Spanish and Politics student Keji tells us about turning a disappointing internship on the other side of the world into a positive experience for developing skills...
'As a student of Spanish and Politics I knew that it would be obligatory for me spend a year abroad in a Spanish speaking country. Initially I thought I would only have the option to ‘study’ abroad, however I was excited to discover that I was allowed to study abroad, complete a placement or do a combination of the two! In the end I chose a combination of the two and decided to study at a university in Santiago, Chile for two semesters and also complete an internship during the summer holidays that fell between the two semesters.
I made use of my department’s Placement Moodle page which provided us with a range of placement options in a wide range of Spanish speaking countries. I decided that I would like to find a placement in Latin America, so I focused on this region and consequently came across a placement that caught my attention. The placement that I chose was working In eco-tourism in a nature reserve in the Ecuadorian rainforest, which to say the least was a dream for me! I love nature, interacting with other people and also eco tourism, so it was the perfect placement. Due to the fact that the summer holidays in Chile were 3 months long and I had already dedicated two months to travelling around Patagonia and hosting my mum who came from the UK to visit me, I decided my placement would last for one month.
At the end of January, I packed my (large!) backpack and took a 5 hour flight from Santiago, Chile to Quito, Ecuador and I was eager to start my placement. When I first arrived at the lodge where the placement was, I was excited but also nervous because I was in a new country where I didn’t know anyone. However, I received a warm welcome from the team who were delighted at the fact that I spoke Spanish. Unfortunately, most interns that they had received in the past did not speak much Spanish and had no desire to practice and improve. I, on the other hand, was very determined to speak as much Spanish as I could!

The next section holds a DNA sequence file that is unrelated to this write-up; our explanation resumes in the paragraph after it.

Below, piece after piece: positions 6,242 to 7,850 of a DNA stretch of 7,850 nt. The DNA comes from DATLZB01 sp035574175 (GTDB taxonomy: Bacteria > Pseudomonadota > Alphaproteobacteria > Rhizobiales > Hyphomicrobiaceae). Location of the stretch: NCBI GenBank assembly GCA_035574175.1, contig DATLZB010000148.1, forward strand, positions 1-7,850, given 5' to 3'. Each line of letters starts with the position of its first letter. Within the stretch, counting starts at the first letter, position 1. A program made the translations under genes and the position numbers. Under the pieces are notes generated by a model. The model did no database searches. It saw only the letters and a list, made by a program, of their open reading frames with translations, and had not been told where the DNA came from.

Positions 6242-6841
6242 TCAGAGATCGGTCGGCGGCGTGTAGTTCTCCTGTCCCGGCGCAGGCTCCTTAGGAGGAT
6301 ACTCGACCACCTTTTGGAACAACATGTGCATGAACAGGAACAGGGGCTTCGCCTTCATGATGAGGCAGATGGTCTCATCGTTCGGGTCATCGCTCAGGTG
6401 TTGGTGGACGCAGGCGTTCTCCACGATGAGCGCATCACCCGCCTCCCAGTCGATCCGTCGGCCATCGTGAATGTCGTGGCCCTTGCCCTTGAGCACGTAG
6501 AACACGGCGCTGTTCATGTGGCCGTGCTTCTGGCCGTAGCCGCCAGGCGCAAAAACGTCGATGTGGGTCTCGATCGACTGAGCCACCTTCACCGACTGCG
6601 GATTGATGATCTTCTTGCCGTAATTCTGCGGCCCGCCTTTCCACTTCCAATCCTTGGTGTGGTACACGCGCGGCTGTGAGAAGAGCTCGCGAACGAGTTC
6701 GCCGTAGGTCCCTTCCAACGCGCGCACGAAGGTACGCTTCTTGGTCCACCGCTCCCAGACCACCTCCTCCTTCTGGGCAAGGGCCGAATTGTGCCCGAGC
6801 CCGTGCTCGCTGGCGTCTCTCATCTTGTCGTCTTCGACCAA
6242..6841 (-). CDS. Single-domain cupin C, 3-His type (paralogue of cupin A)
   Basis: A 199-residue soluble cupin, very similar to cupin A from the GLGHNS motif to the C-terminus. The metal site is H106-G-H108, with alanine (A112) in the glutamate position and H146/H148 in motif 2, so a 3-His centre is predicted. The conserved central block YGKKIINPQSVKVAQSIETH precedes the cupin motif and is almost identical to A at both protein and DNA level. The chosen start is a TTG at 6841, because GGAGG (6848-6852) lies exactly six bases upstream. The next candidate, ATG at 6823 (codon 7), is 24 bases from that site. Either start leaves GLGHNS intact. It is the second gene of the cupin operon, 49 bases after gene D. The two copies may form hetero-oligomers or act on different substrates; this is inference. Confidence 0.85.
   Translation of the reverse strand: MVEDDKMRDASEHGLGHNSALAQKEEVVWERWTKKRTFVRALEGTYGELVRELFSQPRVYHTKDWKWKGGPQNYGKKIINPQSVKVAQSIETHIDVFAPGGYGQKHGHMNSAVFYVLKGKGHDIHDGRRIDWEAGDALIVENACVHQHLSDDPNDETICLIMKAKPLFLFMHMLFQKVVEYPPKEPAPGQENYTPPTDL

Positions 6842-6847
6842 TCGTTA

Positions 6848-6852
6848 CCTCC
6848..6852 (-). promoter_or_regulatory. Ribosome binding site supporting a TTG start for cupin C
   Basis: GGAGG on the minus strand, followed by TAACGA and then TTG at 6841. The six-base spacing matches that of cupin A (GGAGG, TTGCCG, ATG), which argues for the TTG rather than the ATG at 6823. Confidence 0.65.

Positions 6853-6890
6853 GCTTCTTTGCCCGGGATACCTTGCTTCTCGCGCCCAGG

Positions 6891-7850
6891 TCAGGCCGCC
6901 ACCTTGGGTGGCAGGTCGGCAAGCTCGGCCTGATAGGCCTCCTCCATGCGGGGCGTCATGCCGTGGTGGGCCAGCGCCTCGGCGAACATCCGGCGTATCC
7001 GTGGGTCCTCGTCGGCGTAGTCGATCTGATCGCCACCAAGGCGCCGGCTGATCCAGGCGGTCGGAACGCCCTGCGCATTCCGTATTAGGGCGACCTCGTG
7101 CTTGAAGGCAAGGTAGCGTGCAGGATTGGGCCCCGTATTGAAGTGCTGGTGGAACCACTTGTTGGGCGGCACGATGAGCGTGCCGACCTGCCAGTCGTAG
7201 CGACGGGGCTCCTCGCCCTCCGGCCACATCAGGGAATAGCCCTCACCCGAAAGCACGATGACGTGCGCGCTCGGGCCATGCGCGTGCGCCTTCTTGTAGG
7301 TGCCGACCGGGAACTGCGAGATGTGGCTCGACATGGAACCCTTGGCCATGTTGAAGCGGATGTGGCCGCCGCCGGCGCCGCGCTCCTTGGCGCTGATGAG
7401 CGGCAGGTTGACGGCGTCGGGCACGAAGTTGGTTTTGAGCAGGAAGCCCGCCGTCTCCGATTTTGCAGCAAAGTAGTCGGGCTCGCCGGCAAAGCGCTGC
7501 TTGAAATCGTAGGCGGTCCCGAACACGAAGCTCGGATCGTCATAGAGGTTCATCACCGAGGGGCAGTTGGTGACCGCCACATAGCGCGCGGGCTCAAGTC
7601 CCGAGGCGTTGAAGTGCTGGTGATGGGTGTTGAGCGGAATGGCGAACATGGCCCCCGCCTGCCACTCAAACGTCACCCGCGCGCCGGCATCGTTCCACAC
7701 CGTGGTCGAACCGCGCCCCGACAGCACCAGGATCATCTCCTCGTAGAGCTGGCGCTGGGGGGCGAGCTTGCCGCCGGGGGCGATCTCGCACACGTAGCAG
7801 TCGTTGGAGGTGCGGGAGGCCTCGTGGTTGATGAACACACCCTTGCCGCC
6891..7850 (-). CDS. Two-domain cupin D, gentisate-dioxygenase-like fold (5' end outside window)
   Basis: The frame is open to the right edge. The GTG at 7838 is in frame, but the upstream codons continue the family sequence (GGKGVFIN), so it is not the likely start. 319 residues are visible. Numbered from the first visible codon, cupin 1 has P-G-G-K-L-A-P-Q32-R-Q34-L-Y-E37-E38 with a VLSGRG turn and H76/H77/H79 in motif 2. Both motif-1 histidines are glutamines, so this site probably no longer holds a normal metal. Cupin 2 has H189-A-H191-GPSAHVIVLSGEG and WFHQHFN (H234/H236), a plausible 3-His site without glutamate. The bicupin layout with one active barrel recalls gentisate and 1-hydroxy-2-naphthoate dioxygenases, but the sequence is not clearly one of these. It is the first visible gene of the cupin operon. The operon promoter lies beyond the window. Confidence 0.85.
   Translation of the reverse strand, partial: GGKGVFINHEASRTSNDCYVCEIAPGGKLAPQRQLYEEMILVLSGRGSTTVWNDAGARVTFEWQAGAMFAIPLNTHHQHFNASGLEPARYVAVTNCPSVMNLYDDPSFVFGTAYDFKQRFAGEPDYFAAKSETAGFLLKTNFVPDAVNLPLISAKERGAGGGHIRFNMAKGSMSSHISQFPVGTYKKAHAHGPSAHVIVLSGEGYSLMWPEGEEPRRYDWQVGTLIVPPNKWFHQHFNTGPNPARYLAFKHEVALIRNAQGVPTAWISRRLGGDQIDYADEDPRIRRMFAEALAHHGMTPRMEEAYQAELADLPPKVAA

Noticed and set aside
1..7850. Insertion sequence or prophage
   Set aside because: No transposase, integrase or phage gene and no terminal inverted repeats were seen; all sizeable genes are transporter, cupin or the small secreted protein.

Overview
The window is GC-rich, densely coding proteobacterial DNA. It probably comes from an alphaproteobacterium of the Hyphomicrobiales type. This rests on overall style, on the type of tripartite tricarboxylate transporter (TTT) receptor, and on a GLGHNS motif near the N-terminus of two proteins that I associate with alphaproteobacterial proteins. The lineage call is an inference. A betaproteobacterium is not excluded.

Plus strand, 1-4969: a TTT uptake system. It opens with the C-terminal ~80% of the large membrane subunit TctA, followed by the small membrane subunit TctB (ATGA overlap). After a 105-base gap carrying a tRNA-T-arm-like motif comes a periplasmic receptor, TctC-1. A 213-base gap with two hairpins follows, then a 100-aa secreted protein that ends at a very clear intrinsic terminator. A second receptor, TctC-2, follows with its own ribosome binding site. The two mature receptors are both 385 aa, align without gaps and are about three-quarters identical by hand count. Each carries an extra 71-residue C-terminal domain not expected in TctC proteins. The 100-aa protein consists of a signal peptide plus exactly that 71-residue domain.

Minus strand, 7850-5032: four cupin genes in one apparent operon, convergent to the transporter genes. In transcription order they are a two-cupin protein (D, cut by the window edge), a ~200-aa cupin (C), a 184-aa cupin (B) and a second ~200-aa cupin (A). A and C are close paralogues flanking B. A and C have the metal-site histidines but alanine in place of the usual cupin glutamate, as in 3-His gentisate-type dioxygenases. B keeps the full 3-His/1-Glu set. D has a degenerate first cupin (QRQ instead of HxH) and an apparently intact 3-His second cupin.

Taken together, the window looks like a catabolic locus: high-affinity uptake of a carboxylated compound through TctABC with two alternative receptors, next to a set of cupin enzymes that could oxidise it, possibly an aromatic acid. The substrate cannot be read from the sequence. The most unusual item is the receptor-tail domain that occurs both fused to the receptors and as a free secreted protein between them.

Whilst I did receive a warm welcome from the small team at the lodge, after a few days I came to learn that the work that I had to undertake was not what I expected. This meant that I started to feel disappointed and unhappy quite quickly, especially because I had such high expectations initially. However, I decided to approach this as a challenge that I had to overcome. Realistically I didn’t have another option as it was far too expensive for me to change the date of my return ticket to Chile. I confided in my work colleagues that I got on with the most and tried to make the most out of the situation. Although, the work side was not what I expected, I was still able to practice my Spanish all day, every day with the team which helped me to gain more fluency and confidence. Furthermore, every single day the incredible nature that I was surrounded by in the rainforest never failed to impress me. From cool snakes to exotic weasels, I got to see a wide range of creatures that I’d never seen before.
The main take away from my placement was that sometimes when you are in a difficult situation all you can do is make the best of it. Try and find the positives amongst the negatives and focus on those things. My support network back home in the UK and in Chile were also very important and helped me through, when I felt like I wanted to quit and leave the placement. Looking back, I feel proud that I completed the placement and it has left me with the valuable skills of resilience and perseverance, both of which I’m sure will help me in my final year and in life.'